Presentation on theme: "From Stereotyping to Invisibility: The Psychological Consequences of Using American Indian Mascots Stephanie A. Fryberg University of Arizona Marysville."— Presentation transcript:
From Stereotyping to Invisibility: The Psychological Consequences of Using American Indian Mascots Stephanie A. Fryberg University of Arizona Marysville School District
From Stereotyping to Invisibility: The Psychological Consequences of Using American Indian mascots
Not that I would not, if I could, be both handsome and fat and well dressed, and a great athlete, and make a million a year, be a wit, a bon-vivant, and a lady-killer, as well as a philosopher, a philanthropist, statesman, warrior, African explorer, ‘tone-poet’ and saint. (James, 1950 )
So the seeker of his truest, strongest, deepest self must review the list carefully and pick out the one on which to stake his salvation. (James, 1950 )
According to Stereotype Threat…. 1.Stereotypes exist in the world, not simply inside individual minds 2.Stereotypes are reflected and inscribed in the practices, policies, and institutions that comprise society 3.Stereotypes are enacted in everyday, interpersonal behavior 4.Stereotypes are powerful and influential in the performance of minorities
Social Representations A system of values, ideas, and practices with a twofold function: 1. Orientation 2. Communication
REPRESENTS The American Flag REPRESENTS American ideas of freedom and independence.
RE-PRESENTS The American Flag RE-PRESENTS American ideas of freedom and independence.
University of Illinois’ former mascot/symbol “Chief Illiniwek”
For many non-Indians, an Indian must resemble a historical image, one frozen in the past and in historical archives--the noble, proud warrior dancing about and worshipping nature’s mysteries… (Trimble, 1987)
Social Representations of American Indians in Mainstream Media In a content analysis of national newspapers in 1997 and major films from 1990-2000, relatively few (.2%) representations of American Indians (AI) were found (Fryberg, 2003) Representations were largely stereotypic and/or negative AI were seldom presented as contemporary people or in contemporary domains (e.g., as students, teachers, doctors) In a composite week of primetime TV in 1997, no AI characters were identified (Mastro & Greenberg, 2000). In a two week composite of primetime TV in 2002, 6 out of 1488 (.4%) TV characters were identified as AI (Mastro & Behm-Morawitz, 2005). In a composite week of TV commercials in 2000,.4% of speaking characters were identified as AI (Mastro & Stern, 2003).
Overview Examine the psychological consequences of American Indian mascots, on American Indian students, who are the targets of the representations. Examine the psychological consequences of American Indian mascots on European American students, who are the observers of the representations. Discuss the implications of American Indian mascots on intergroup relations, in particular, on school and work environments.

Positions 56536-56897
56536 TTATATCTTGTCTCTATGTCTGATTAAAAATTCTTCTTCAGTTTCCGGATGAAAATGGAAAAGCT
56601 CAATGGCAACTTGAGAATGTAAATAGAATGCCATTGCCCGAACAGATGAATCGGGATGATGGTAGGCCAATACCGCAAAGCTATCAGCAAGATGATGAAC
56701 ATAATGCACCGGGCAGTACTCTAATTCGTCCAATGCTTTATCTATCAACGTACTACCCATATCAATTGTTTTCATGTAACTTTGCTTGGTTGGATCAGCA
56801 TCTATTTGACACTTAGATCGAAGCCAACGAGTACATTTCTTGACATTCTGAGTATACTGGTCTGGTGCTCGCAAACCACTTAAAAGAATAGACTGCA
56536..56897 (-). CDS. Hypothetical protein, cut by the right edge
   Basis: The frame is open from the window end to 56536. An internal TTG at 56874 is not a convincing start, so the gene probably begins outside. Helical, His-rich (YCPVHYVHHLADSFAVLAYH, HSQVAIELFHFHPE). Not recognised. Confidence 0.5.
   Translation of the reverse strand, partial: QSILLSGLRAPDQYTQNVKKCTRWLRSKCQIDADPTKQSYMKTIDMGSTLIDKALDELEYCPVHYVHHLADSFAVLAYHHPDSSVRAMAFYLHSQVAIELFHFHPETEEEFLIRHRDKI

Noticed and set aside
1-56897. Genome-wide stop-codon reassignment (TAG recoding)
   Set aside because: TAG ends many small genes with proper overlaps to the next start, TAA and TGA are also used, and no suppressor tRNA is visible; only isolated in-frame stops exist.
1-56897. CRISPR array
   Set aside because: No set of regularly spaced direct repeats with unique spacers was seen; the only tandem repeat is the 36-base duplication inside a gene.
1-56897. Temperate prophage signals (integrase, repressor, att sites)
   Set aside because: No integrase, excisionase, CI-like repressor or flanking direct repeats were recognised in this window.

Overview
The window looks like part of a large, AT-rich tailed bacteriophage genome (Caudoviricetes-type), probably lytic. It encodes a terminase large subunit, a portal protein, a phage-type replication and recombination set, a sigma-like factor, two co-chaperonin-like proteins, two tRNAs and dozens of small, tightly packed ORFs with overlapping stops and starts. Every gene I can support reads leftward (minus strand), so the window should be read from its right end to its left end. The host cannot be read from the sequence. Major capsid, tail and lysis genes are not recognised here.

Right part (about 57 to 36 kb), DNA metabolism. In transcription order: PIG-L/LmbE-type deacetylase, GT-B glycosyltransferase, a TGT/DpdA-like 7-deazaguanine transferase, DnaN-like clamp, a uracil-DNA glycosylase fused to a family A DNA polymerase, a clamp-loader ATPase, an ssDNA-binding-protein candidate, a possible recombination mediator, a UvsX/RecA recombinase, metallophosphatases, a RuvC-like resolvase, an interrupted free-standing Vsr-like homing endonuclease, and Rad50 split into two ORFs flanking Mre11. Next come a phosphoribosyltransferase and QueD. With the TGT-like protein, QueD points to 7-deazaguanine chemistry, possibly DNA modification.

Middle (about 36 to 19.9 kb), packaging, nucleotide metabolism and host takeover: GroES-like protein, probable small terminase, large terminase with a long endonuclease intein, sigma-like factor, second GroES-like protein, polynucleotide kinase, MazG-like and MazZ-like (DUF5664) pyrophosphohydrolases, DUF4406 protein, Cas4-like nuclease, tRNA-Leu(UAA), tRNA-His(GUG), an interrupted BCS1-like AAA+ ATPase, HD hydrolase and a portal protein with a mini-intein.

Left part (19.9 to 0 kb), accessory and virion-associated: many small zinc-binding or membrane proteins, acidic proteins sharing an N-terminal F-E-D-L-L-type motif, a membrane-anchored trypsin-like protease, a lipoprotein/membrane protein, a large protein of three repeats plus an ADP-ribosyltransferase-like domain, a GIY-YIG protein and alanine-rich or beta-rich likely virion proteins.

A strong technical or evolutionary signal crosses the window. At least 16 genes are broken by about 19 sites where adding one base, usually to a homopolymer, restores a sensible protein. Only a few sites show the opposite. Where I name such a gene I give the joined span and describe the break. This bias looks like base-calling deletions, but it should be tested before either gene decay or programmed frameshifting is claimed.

Studies 1 & 2 What is the impact of American Indian social representations on the self-esteem (Study 1) and community efficacy (Study 2) of American Indians?
Methods Participants Study 1: 72 American Indian (41 females, 31 males) high school students. Mean age = 16.4 years. Study 2: 152 American Indian (86 females, 60 males) high school student. Mean age = 15.7 years. Procedure: Studies 1 & 2 1. In a study about “media representations,” participants were primed with an American Indian social representation. 2. Completed a self-esteem (Study 1) or community efficacy (Study 2) measure.
Priming Conditions “Negative Stereotypes” Condition 3: Social Problems “Negative Stereotypes” “No Prime” Condition 4: Control “No Prime” 50-55% of American Indian high school students drop out of high school (Ward, 1994) Suicide rates are the highest for any ethnic group (Duran & Duran, 1995) Alcoholism rates of enormous proportions (Oetting & Bevais, 1987) Participants completed self-esteem measure
Study 1 Questionnaire State Self-Esteem (Heatherton & Polivy, 1991) I feel that others respect and admire me. I feel confident about my abilities. I feel pleased with my appearance right now. I feel concerned about the impression I am making right now.
Study 2 Questionnaire Community Efficacy (Fryberg, 2000) o People in my community can take action to make things better. o I feel like I can make a difference in my community. o I wish I could have more respect for my community.
Study 3 Do American Indian social representations, in this case American Indian mascots, impact the number of achievement-related possible selves? Do all American Indian mascots have the same impact on American Indians? What types of social representations of American Indians will increase wellbeing? Does it matter if the American Indian mascot represents an American Indian university?
What are Possible Selves? Possible selves are the selves that people would like to become or are afraid of becoming They are the cognitive manifestations of enduring goals, aspirations, motives, fears and threats. (Cross & Markus, 1994; Markus & Nurius, 1986; Oyserman & Markus, 1990; Oyserman & Saltz, 1993)